What Are Microbicides?
Microbicides are gels, films, or suppositories that can kill or neutralize viruses and bacteria. Researchers are studying both vaginal and rectal microbicides to see if they can prevent sexual transmission of HIV. A safe, effective, and affordable microbicide against HIV could help to prevent many new infections.
For more information on microbicides, see NIAID’s HIV/AIDS: Topical Microbicides.
Can Microbicides Prevent HIV Infection?
The answer to this question now appears to be “Yes”—though more studies are needed to be sure.
In July, 2010, researchers attending the 2010 International AIDS Conference in Vienna, Austria announced exciting news about the CAPRISA 004 Microbicide Study . In that study, researchers put an antiretroviral drug into a vaginal microbicide gel and told the women participating in the trial to use the gel before and after sex to protect against HIV transmission.
The study results found that, overall, the gel was 39% effective in reducing the women’s risk of becoming infected with HIV during sex. The more frequently the women used the gel as intended, the more effective it was in protecting them from HIV infection.
The gel was also 51% effective in preventing genital herpes infections. Since having a sexually transmitted infection like herpes increases your risk of contracting HIV, this is another important result.
If other studies of microbicide gels confirm these results and the microbicides are approved for licensure by the appropriate regulatory agency and made available, microbicides could prevent millions of new HIV infections over the next decade.
To learn more about the microbicide trials, read the CAPRISA 004 Study Details or the Microbicide Trials Network’s Understanding the Results of CAPRISA 004 . You can also watch the Kaiser Family Foundation’s webcast of the announcement in Vienna .
Why Are Microbicides So Important?
HIV is spread predominantly through sexual transmission. Right now, the best HIV prevention options for sexually active people are being mutually monogamous with an HIV-negative partner and using condoms consistently and correctly. For many people, however, these options are not possible.
It is believed that topical microbicides might be more effective than condoms in preventing HIV infection because they would be easier to use and women would not have to negotiate their use, as they often must do with condoms. Worldwide half of the people living with HIV are women. So, public health professionals are particularly interested in developing microbicides for women who aren’t able to get their male sex partners to use condoms. Microbicides would make it possible for a woman to protect herself and her partner from HIV without his cooperation or knowledge—a particularly important factor for commercial sex workers (prostitutes) or women in abusive relationships.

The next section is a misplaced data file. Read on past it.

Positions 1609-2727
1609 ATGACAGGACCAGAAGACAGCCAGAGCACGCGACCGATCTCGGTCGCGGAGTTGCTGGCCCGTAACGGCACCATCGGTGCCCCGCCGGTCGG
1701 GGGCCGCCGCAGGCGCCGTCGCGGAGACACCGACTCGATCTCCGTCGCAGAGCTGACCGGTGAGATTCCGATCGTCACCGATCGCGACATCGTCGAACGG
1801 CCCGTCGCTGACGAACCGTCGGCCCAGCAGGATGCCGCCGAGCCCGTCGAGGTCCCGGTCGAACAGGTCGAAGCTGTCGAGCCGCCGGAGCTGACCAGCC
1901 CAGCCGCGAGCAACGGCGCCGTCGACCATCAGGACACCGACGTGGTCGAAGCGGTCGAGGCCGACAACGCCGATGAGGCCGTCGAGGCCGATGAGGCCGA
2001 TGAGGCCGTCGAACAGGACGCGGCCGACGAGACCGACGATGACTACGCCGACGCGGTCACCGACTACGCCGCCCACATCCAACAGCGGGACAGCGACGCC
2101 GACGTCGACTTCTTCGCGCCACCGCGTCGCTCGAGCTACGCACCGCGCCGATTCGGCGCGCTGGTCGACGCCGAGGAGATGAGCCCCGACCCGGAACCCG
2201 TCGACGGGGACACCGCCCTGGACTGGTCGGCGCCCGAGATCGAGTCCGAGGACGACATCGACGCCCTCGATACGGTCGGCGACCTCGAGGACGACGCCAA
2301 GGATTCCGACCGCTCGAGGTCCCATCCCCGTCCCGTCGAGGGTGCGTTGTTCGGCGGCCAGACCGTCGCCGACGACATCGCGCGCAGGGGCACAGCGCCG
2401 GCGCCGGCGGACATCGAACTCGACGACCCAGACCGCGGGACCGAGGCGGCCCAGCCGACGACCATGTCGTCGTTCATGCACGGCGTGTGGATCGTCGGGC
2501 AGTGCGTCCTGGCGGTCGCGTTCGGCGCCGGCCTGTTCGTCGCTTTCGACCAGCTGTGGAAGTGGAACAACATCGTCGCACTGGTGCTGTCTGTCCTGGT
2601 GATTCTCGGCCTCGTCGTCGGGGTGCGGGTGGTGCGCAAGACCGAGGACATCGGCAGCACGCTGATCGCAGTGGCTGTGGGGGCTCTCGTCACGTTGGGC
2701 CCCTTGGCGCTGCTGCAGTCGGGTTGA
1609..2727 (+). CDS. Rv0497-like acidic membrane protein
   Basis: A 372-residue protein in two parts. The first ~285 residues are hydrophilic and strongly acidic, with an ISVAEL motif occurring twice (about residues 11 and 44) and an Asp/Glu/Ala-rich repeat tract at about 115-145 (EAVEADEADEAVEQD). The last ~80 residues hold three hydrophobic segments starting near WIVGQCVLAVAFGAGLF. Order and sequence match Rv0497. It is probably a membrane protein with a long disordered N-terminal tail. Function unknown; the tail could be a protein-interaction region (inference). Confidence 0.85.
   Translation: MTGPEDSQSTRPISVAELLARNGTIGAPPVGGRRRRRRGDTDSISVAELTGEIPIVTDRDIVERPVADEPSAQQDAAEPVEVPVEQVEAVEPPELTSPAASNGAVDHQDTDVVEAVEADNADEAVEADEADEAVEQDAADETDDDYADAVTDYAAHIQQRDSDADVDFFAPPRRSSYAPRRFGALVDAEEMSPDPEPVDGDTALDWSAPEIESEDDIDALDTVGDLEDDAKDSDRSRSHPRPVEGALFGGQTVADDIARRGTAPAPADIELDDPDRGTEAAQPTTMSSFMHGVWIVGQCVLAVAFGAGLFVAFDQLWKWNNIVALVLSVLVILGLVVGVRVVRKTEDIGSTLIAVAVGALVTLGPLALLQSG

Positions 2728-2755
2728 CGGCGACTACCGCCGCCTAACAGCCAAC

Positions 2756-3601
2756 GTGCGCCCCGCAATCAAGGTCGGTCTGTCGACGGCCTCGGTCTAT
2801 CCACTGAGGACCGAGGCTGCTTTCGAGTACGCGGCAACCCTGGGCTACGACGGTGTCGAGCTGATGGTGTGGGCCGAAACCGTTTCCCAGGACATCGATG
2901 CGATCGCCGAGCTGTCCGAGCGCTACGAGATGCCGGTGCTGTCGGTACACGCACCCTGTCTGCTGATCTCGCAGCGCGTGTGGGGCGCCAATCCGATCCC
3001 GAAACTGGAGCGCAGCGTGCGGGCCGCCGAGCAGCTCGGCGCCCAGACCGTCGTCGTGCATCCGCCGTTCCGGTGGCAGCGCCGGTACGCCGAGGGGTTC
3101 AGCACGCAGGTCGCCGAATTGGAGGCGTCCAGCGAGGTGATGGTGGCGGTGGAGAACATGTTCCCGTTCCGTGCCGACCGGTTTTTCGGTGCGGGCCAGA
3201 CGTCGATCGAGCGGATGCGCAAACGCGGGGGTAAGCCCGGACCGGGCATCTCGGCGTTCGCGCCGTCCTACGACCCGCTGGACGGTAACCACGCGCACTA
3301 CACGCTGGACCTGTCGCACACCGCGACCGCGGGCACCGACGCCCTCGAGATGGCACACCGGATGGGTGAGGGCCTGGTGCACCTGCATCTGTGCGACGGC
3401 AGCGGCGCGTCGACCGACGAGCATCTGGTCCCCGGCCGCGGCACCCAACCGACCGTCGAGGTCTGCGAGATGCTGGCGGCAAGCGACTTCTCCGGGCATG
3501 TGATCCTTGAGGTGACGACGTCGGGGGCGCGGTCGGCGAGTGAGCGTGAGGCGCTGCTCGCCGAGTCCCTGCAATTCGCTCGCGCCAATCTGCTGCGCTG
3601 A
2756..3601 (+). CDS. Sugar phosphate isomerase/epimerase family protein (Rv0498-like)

Microbicides might also make it possible someday for women to protect themselves from HIV while still allowing them to get pregnant if they wish.
For more information, see the Microbicide Trials Network’s Microbicides: A Promising Strategy .
See also UNAIDS' (the Joint United Nations Programme on HIV/AIDS) 2008 series: Microbicides: why are they significant? (Part 1) and Microbicides: challenges to development and distribution (Part 2) .
Can I Use A Microbicide to Protect Myself from HIV Infection?
Not yet. The CAPRISA study results are exciting—but even if those results are duplicated in other clinical trials, it will probably be several years before microbicides are available to the public. Researchers will have to be sure that the product is both effective in preventing HIV infection and safe for people to use.
For now, the best forms of protection against sexual transmission of HIV continue to be:
- Being mutually monogamous with an HIV-negative partner
- HIV testing—so that you know your own HIV status and your partner’s too
- Using condoms consistently and correctly
Where Can I Learn More About Microbicide Research?
- AIDSinfo - Investigational Drugs: Microbicides
- Anti-HIV Gel Shows Promise in Large-Scale Study in Women
An investigational vaginal gel intended to prevent HIV infection in women has demonstrated encouraging signs of success in a clinical trial conducted in Africa and the United States.
- Microbicide Trials Network News Feed
Get up-to-date news about HIV/AIDS and microbicides.
Last revised: 02/27/2012